Posted in Life As I Know It, Soapbox

2017—Will It Be a Year Full of Mercy?

Over the last several years, I’ve pretty much had a “word of the year” choose me. It’s a ritual I didn’t set out to create, but one that continues to show itself to me. It’s actually kind of weird. Continue reading “2017—Will It Be a Year Full of Mercy?”

Posted in Life As I Know It, Soapbox

Pardon Me, But Do You Know Whose Shoe This Is?

With Thanksgiving in the rearview mirror and the rest of the holiday season square in our headlights, there’s lots swirling about for most of us. Life is busy enough, but then add in the extra holiday stresses and pressures, and no wonder “it’s the most wonderful time of the year” can ring hollow.  Continue reading “Pardon Me, But Do You Know Whose Shoe This Is?”

Posted in Life As I Know It, Soapbox

The JudgmentAL World of the Know-It-All

Does having a belief or opinion always mean you’re being judgmental? Judgment, as defined by the Cambridge Dictionary, is the ability to make decisions or to make good decisions, or the act of developing an opinion, especially after careful thought. But add an “al” to the end of the word, and the definition changes to tending to form opinions too quickly, especially when disapproving of someone or something.

I think we’ve got a lot of +ALs flying around these days. Continue reading “The JudgmentAL World of the Know-It-All”

Posted in Life As I Know It

Sitting with You in the Suckiness

Losses. Fights. Scarcity. Illness. Abuse. Accidents. We don’t need Freud to tell us that no one gets through life unscathed. We merely have to live it. And I’ve lived long enough to experience how the hard parts of life help create you—shape you. Continue reading “Sitting with You in the Suckiness”

Posted in Soapbox

No, I’m Pretty Sure I Rank Higher

If a sentence begins, “Well, at least YOU…” you can bet your sweet bippy that it is a comparison that aims to show the speaker in greater need or pain than the listener.

“Well, at least YOU know some of the people at the party. I don’t know anyone.”

“Well, at least YOU have a job to complain about. I can’t even find work.”

“Well, at least YOU have a kid who tries to get good grades. I can’t get mine to care.”


star winner2


You get the idea. There are some people who always seem to need to rank higher on any “scale” of life being discussed. Kristen Wiig’s Penelope character from Saturday Night Live is the queen of “one-upping”:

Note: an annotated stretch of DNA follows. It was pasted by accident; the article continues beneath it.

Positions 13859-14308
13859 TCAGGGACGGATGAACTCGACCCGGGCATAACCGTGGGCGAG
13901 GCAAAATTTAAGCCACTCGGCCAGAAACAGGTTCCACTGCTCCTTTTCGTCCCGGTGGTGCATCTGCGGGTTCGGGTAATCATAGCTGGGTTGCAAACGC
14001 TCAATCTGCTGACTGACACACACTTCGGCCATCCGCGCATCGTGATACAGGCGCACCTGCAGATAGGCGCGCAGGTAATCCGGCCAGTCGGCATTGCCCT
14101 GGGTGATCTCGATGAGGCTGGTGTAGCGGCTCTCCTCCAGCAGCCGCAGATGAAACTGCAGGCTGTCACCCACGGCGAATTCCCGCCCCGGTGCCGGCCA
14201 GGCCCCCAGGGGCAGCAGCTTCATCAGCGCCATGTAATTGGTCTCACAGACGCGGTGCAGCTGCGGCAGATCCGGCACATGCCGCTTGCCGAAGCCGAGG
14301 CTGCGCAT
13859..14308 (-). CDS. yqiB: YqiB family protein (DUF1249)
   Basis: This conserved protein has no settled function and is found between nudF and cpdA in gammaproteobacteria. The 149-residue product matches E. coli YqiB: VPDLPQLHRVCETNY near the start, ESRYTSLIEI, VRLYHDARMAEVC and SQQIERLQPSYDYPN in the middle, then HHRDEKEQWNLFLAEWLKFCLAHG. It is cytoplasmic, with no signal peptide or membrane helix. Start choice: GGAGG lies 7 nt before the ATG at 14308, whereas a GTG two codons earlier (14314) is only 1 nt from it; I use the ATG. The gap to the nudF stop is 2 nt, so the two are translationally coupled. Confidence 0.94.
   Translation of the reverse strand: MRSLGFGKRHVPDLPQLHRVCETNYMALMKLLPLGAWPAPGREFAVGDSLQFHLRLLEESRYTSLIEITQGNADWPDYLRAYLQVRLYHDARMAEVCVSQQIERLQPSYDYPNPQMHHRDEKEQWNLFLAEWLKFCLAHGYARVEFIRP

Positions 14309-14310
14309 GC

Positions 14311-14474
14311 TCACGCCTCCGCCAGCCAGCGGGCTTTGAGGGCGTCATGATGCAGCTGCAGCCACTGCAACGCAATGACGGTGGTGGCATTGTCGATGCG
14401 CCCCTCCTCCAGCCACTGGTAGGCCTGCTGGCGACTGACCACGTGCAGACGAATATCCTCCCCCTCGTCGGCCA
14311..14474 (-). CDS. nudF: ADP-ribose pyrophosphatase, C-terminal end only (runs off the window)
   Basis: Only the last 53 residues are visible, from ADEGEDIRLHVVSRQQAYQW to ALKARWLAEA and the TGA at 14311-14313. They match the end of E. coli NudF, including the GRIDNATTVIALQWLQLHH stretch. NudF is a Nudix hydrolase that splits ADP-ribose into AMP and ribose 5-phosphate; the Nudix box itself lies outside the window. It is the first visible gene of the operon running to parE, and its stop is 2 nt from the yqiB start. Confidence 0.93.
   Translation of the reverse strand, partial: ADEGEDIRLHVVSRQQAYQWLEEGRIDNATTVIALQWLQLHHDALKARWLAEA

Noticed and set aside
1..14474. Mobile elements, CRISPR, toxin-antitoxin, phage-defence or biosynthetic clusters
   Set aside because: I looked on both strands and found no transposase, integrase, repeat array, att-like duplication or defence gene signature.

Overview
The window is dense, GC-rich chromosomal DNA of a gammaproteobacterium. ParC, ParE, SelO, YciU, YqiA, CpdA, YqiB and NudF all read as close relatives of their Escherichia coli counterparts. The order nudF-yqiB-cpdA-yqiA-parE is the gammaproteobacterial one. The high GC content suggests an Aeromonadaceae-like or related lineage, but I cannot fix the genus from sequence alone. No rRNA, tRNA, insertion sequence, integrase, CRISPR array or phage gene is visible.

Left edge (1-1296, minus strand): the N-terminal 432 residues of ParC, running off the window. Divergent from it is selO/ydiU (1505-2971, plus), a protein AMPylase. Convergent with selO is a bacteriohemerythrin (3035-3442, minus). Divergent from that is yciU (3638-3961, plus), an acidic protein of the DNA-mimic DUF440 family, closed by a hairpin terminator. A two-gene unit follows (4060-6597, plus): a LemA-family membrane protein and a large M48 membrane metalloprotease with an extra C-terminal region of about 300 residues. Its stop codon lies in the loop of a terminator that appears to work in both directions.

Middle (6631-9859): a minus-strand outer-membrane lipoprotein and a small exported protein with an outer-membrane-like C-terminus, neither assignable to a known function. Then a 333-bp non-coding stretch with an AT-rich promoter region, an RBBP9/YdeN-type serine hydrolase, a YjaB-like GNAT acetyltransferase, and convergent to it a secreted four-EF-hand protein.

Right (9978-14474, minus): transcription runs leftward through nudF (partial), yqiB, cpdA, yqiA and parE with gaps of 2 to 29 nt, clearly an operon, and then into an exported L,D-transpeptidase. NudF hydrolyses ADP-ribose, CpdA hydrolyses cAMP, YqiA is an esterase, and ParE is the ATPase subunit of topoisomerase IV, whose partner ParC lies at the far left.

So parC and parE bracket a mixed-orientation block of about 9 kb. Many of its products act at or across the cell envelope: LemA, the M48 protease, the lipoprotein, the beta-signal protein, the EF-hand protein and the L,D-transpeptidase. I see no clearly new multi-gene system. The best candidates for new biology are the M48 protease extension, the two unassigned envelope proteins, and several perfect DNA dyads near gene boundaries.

Most of us are not Penelopes. (Thank God!) But I think it’s safe to say that most of us have been guilty of occasionally one-upping someone—even another’s pain. For whatever reason, we sometimes feel the need to have our own situation acknowledged as primary. Maybe it’s rooted in the frustration of feeling unheard, but…no matter what…it’s annoying. And it’s super annoying when it’s about another’s pain or loss.

Within the year after my dad died from his battle with cancer, another family suffered the loss of a husband and father in a car accident. My mother was friends with the new widow, and she offered her comfort in her time of loss. I will never forget the woman’s response. She said, “Well at least you were able to say goodbye. You knew your husband was dying, and you had that time with him. I didn’t. Mine was gone in an instant.”

You know in cartoons how sometimes a character gets hit or mowed down and then they get up and try to briskly shake off the effects? That was my mom. She eventually replied, “Yes, I did have that time to say goodbye. But I also saw him suffering for months, and I wouldn’t wish that on anyone.”

I remember sitting there and wondering what the point was of this “grief contest” that the widow created. Both women lost their spouses. One got to say goodbye. The other didn’t. One’s husband suffered at length. The other’s husband was gone in a flash. Was there a prize for greater loss?